First Layoff

         During the same December 23, 2015, meeting, Jensen and Blackmore informed Hicks that she was being seasonally laid off. (Id. at 35.) Hicks' hours were reduced to zero, which Blackmore testified was not abnormal. (O'Kasey Decl. Ex. 9, at 3-4; see also Id. Ex. 10, at 5-6.) Hicks was placed on seasonal layoff status during the prior winter as well but worked reduced hours during that layoff. (Id. Ex. 7, at 7-8.) The business slowdown during winter 2015-2016 was “similar” to the slowdown during the prior winter. (Owen Decl. Ex. 3, at 52.) Seasonal layoffs during the winter months are typical at Les Schwab stores. (O'Kasey Decl. Ex. 7, at 4; Ex. 9, at 2; Ex. 10, at 4-5.) At the time Hicks was laid off, two other employees had already been placed on seasonal layoff, and another employee went on seasonal layoff the following month. (Decl. Dave Jensen Supp. Def.'s Mot. Summ. J. 1-2, ECF No. 29.) Hicks understood that she was “being laid off as of December 23rd as part of the seasonal layoff.” (O'Kasey Decl. Ex. 8, at 8.) However, Jensen testified that Hicks' “poor attitude [was] part of the reason that [she] was put on a seasonal layoff.” (Owens Decl. Ex. 3, at 35.)

         Jensen and Blackmore also informed Hicks during the December 23, 2015, meeting that they were considering changing her position from full-time to part-time when she returned from layoff. (O'Kasey Decl. Ex. 8, at 7.) Hicks asserts and Jensen denies that Jensen was considering the change because of the time Hicks was away from work attending medical appointments. (Owens Decl. Ex. 2, at 41; Id. Ex. 3, at 36.) Blackmore testified that he and Jensen “felt that [they] could do [Hicks'] job duties and . . . reduce wages.” (O'Kasey Decl. Ex. 9, at 3.)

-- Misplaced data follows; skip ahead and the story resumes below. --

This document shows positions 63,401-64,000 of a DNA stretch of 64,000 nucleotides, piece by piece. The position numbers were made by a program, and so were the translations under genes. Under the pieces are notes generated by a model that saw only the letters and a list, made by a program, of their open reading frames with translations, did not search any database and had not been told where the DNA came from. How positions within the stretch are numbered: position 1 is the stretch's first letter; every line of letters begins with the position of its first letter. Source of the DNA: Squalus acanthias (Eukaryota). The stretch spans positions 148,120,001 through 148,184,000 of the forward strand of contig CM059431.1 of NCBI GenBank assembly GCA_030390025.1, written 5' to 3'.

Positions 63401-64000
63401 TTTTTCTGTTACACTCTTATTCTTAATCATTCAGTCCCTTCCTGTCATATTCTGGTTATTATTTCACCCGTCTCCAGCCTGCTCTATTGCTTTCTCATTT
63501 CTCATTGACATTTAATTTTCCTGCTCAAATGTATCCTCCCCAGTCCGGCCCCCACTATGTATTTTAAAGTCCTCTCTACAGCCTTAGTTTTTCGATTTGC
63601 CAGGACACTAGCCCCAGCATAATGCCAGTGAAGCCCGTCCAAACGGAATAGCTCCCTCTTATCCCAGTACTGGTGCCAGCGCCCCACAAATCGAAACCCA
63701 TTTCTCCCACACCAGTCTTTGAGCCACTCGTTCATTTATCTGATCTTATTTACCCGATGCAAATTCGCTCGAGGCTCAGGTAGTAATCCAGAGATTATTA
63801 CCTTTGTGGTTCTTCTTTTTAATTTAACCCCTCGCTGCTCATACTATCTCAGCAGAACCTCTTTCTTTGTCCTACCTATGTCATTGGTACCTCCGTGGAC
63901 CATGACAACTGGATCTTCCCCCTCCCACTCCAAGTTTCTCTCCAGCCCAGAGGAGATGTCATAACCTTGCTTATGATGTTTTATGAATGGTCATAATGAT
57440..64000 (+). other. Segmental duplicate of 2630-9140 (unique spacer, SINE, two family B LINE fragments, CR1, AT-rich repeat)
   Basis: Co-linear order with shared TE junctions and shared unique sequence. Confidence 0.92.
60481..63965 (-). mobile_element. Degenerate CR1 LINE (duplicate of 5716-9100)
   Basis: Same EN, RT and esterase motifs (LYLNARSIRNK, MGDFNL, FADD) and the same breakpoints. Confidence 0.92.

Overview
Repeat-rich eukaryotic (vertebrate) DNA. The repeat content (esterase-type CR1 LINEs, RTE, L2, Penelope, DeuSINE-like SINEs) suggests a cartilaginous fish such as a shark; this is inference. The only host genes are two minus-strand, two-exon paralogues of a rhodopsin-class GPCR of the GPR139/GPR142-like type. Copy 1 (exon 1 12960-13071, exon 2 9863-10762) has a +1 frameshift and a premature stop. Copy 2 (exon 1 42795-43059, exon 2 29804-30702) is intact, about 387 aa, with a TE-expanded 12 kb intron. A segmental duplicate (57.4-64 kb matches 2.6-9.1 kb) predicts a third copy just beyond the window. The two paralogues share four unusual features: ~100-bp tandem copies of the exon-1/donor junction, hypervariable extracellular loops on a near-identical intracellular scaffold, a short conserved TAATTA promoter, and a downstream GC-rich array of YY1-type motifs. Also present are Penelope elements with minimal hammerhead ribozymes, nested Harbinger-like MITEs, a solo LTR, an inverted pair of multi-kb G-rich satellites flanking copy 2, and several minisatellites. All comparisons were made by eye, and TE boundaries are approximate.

Later that same day, Hicks called Les Schwab's human resources hotline. (Owens Decl. Ex. 2, at 30.) She reported that she had been injured and felt that she was being laid off as a result of her injury. (Pl.'s Resp. Opp'n Def.'s Mot. Summ. J. at 9.) She was referred to Gary Kennedy (“Kennedy”), a regional manager who oversaw the Nyssa store. (Owens Decl. Ex. 2, at 30.) Hicks called Kennedy, who was not aware of her injury and told Hicks he would get back to her after making some calls. (Id.) Kennedy called Jensen and then called back Hicks within an hour. (Id. at 31.) Hicks alleges that Kennedy was “nice” during the first call and that during the second call “his demeanor had completely changed.” (Id. at 30-31.) Specifically, Hicks alleges that Kennedy asked her what she was trying to accomplish by her phone call and told her that he would “always have [his] manager's back.” (Id. at 31.) In addition, Hicks alleges that Kennedy ...